Using Situated Learning Theory to Explore Tablet PC Use in Academic Work by tablet-pc


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									IADIS International Journal on Computer Science and Information Systems
Vol. 2, No. 2, pp. 99-109
ISSN: 1646-3692


Lorraine Fisher UCD School of Business, Belfield, Dublin 4, Ireland

Michael Callaghan, Jim Harkin, Martin McGinnity University of Ulster, Northland
Road, Derry, Northern Ireland
{mj.callaghan, jg.harkin, tm.mcginnity}

Increasing numbers of studies are starting to evaluate the usefulness of Tablet Personal Computer (PC)
devices in teaching and instruction (Weitz et al., 2006, Hulls, 2005, Mock, 2004, Theys et al., 2005). In
some instances Tablet PC use is combined with other mobile technologies (such as laptops ) to support
classroom interactivity in computer science courses (Berque and Thede, 2006). This paper presents the
results of one year of data collection and analysis undertaken by the School of Computing and Intelligent
Systems, Faculty of Computing and Engineering, Magee Campus of the University of Ulster, Northern
Ireland. This study investigated student and staff perceptions of a Tablet PC initiative. The theoretical
lens of situated learning theory (Lave and Wenger, 1991) is used to interpret these findings, which
indicate that staff and student engagement in the School’s Tablet PC initiative has been generally
positive, and enhanced teaching and learning both inside and outside of the classroom.

Situated Learning, Tablet PCs, Staff, Students.

Tablet PC use in third level education provides educators with the option to engage in many
different ways of technology mediated interaction, in classrooms which support their use
(Hulls, 2005). Tablet PC use in the classroom, provides academic staff and students with the

IADIS International Journal on Computer Science and Information Systems

option to engage in electronically mediated instant forms of online communication such as
online assessment and online quizzes, without sacrificing the nature of feedback (Theys et al.,
2005). Engagement in Tablet PC enabled academic programs is perceived as positive
educational experience (Mock, 2004). However, the above studies pay little attention to some
of the issues that staff and students have encountered whilst learning to use, and then operate
Tablet PCs in academic work. There is a pressing need to understand what issues faculty and
students encounter in using Tablet PC portable devices in everyday academic work. Tablet
PCs use on campus takes many forms. For example the Tablet PC is reported as aiding the
completion of academic tasks such as the grading of assignments, project work, creating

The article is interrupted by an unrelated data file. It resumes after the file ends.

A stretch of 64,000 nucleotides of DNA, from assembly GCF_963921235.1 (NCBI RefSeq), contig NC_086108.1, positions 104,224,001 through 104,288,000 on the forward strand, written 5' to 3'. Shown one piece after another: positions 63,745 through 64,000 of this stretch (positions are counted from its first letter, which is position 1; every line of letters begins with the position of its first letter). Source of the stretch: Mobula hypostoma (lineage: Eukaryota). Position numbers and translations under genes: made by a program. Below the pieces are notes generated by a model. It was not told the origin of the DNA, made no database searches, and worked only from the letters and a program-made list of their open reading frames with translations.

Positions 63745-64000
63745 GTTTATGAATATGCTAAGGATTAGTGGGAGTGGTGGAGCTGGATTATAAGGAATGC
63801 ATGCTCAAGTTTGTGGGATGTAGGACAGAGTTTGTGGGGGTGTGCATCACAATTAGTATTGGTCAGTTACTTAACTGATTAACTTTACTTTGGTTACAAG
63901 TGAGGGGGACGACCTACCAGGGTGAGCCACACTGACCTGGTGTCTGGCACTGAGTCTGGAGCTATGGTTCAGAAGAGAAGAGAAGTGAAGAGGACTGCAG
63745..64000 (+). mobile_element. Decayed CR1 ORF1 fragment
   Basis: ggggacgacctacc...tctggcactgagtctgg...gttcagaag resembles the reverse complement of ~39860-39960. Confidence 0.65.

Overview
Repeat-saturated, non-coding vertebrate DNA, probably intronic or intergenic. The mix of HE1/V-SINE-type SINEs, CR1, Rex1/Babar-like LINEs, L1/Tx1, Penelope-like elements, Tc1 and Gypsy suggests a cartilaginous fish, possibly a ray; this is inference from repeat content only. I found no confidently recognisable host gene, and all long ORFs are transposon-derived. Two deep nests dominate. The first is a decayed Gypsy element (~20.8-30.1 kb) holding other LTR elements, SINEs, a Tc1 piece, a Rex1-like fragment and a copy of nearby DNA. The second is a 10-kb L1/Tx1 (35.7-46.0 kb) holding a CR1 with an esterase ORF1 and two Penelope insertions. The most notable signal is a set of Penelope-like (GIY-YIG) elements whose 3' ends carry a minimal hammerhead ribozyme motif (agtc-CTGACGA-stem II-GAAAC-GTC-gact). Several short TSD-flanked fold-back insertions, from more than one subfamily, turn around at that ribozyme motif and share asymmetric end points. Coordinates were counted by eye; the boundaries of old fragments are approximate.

lecture material, and capturing meeting notes which may occur outside of the classroom
(Mock, 2004). The physical nature of portable devices means that their use is not solely
restricted to specific locations, like lecture halls or classrooms (Theys et al., 2005). In today’s
universities, technologically configured environments now support varied types of
connectivity to electronic systems and resources and support extended use of mobile devices.
At present, there is a pressing need to understand how Tablet PC’s support active instruction
within specifically designed, technologically enhanced classroom environments (Berque and
Thede, 2006). By conducting this pilot, exploratory study we hope to extend our
understanding of the role that Tablet PC’s play in academic work and make an initial
assessment on their use to find out how educators / faculty and students integrate Tablet PC’s
into daily tasks (Weitz et al., 2006).

1.1 Purpose of Research
This study sets out to explore academic staff and student perceptions of Tablet PC use in
education within the School of Computing and Intelligent Systems (SCIS), Faculty of
Engineering, Magee Campus of the University of Ulster, Northern Ireland. At present studies
are limited which examine the implementation point of a Tablet PC program, then track user
perceptions, over one academic year. Initial pilot research has revealed that Tablet PC’s
support faculty and student engage in a mixture of tasks such as electronic flow charting
activities, drawing based activities, and enhanced note taking – all of which can then be
emailed, printed or graphically enhanced for use during class time then shared with physical or
virtual colleagues (Fisher and Scott, 2007). We hope that by documenting our experiences of
working with academic staff and students in a Tablet PC program, this will be of interest to
others and make a small contribution to further understanding perceptions and experiences of
using Tablet PCs in third level education.

There are many assumptions associated with the perceived benefits of infrastructure and
mobile device use for teachers and students in third level education. Tablet PC’s are one such
mobile technology which can improve student/instructor interaction in traditionally large
lecture classes; enable students to pay more attention to the instructor, and allow students to
create a richer set of course notes (Theys et al., 2005). Tablet PC use is also perceived to
increase collaboration and communication in small group exercises (Theys et al., 2005), and
can address issues which surround interaction and spontaneity (Hulls, 2005), such as process

                                  WORK: PERCEPTIONS OF STAFF AND STUDENTS

flowing, or scripting ad-hoc diagrams. Limitations of Tablet PC use include not having access
to a keyboard, which is some cases would support programming or writing assignments
(Theys et al., 2005). From a teaching perspective, constructing then projecting graphical and
pictorial images, from Tablet PCs to display devices can distort images and suffer from
rendering issues such as illegibility and loss of colouration (Hulls, 2005). Studies have also
started to question what role Tablet PC’s play in academic instruction.
    Although a recent examination of academic faculty perceptions of using Tablet PCs
reported feedback as being extremely positive (Mock, 2004), we do not at present know what
wider implications may surround the use of Tablet PCs within our own organisation.
Increasing numbers of studies are examining the environments within which wireless
technologies are used, in an attempt to understand what role they play in academic work